Sunday, June 8, 2014

Short: Moderates aren't just roadkill

One commenter told me a few years ago that I'd have to pick a side. He used a metaphor of a hapless person trying to walk the center line of a street. People in the middle don't get anywhere, and are very likely to be run over by the travelers on either side of the road.

Well, this is partially true. I get attacked by both right and left out on the comment threads. (I also dish out to both sides, so it's fair that I get incoming too.) However, I've got lots of company on that center line. From this Atlantic article:
"Moderates wrestle with, and often reject, what they see as the false either/or ideological choices that define modern politics..."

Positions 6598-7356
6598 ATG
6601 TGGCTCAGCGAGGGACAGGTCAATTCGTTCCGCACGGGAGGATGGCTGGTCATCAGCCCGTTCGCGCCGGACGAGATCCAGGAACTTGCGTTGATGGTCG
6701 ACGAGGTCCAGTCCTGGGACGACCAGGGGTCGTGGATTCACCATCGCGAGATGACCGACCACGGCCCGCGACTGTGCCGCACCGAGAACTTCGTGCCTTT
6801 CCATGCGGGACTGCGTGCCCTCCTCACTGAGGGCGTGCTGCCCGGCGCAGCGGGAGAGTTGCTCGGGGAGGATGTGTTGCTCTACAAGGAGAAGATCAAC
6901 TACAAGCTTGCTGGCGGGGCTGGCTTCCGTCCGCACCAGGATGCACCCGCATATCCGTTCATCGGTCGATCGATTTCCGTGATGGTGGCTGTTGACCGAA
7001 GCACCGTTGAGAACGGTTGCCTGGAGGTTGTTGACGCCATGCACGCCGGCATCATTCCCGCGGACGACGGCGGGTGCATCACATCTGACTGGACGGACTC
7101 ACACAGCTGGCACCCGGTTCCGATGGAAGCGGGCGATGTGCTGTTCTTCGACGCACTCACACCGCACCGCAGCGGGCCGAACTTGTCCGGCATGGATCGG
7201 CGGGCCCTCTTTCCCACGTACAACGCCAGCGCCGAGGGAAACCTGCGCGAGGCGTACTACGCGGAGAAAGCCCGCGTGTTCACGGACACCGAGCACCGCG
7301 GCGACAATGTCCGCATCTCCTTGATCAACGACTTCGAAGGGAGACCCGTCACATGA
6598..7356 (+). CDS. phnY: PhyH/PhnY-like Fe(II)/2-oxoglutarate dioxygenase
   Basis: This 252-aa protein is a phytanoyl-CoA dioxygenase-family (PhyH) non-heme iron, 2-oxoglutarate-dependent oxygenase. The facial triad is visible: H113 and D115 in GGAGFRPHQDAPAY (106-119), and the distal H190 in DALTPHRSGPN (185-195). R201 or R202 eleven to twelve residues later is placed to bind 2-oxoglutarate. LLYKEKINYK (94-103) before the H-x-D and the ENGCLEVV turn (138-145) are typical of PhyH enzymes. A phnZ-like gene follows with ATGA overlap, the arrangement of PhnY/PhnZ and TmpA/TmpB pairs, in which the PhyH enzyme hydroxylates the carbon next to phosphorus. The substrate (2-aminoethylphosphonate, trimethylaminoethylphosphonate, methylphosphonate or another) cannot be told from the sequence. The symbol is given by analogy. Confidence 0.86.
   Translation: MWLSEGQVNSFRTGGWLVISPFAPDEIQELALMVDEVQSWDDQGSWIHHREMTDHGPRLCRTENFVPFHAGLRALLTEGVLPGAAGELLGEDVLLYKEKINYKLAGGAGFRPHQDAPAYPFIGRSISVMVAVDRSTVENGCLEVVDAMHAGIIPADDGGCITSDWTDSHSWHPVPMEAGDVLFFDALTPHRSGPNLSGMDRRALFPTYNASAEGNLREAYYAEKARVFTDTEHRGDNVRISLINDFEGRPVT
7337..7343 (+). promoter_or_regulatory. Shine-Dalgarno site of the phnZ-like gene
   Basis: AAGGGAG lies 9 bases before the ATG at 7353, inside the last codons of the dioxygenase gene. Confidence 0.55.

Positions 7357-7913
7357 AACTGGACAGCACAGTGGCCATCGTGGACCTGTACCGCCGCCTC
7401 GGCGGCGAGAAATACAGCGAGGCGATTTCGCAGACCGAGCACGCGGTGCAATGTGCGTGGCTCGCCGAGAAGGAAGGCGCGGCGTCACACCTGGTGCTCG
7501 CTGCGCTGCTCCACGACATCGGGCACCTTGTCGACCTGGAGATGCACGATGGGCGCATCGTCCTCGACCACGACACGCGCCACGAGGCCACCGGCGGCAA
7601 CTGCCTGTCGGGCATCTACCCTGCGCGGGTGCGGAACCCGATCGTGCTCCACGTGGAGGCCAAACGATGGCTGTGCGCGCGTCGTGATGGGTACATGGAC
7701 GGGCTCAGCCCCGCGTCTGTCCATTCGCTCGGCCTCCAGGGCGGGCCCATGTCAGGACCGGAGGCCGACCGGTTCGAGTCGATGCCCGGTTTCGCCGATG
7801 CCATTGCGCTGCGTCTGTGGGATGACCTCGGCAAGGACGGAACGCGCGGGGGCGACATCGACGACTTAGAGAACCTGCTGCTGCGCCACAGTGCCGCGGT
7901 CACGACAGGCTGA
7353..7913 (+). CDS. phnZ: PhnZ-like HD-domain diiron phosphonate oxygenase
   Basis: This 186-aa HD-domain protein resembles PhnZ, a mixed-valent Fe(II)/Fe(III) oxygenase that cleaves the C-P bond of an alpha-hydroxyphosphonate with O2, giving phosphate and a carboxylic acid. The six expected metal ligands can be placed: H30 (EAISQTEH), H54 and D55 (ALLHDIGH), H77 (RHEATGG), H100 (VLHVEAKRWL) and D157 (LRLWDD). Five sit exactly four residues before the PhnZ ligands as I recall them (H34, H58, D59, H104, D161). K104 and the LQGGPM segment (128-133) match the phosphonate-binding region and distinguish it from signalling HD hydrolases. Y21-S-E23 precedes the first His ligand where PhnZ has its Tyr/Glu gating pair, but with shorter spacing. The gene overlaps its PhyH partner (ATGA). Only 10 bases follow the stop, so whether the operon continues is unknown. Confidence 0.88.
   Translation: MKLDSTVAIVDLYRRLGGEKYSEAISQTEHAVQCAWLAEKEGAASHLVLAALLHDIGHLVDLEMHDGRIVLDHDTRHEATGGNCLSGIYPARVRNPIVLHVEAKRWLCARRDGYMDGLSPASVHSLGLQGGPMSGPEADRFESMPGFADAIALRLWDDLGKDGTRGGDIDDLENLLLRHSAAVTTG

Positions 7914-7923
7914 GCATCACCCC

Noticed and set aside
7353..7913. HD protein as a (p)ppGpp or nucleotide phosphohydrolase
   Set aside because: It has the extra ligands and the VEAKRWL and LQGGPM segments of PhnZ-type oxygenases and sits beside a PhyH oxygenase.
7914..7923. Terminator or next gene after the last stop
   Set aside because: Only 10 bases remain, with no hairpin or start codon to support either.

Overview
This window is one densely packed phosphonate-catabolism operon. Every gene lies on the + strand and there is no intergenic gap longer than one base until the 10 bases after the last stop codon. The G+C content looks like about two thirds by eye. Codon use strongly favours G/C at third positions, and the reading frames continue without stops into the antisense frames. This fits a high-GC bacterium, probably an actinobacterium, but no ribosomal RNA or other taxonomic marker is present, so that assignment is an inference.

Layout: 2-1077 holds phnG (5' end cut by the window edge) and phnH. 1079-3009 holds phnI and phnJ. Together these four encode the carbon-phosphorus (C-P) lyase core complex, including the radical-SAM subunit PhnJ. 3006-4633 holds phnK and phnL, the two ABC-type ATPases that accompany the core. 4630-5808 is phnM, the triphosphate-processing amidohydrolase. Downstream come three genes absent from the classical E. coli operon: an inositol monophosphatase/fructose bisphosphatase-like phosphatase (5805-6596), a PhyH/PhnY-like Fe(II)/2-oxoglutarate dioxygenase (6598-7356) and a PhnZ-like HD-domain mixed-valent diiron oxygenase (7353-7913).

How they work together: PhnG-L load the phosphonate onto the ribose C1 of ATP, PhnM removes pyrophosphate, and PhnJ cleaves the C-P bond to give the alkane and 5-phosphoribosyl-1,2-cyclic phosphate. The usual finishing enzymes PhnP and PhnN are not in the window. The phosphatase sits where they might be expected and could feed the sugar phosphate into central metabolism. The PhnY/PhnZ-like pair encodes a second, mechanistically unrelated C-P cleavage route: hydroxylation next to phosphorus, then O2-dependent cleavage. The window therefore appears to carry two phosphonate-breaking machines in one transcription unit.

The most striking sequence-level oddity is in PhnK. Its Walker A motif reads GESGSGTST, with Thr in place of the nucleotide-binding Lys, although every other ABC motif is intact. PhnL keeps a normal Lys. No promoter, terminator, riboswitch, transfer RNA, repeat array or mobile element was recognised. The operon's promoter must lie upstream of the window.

The article is full of compliments for moderates, which isn't surprising because it seems to be mostly a PR piece from a moderate lobby group within the Democratic Party. How long will it be until this group is roadkill?


Wednesday, June 4, 2014

The Republican clown car in Mississippi

I've been reading about the GOP primary in Mississippi for senate for several weeks. Supposedly it's the nastiest race in the entire country. I think it's most inept, like the Keystone Cops.

First, we have an old Senate hand, the 76-year-old Thad Cochran. He's GOP establishment, I suppose, so the Tea Partiers want to pick him off and install one of their own. I don't know anything about Cochran's record or whether he's still a political force. He's certainly not one of the big names in the Senate. The biggest news story I read about him was that he doesn't know much about the Tea Party. That strikes me as strange, especially since he's in the politics business. Maybe he's getting a little out of touch or senile, or maybe there's some other explanation (like he focuses on other more important issues).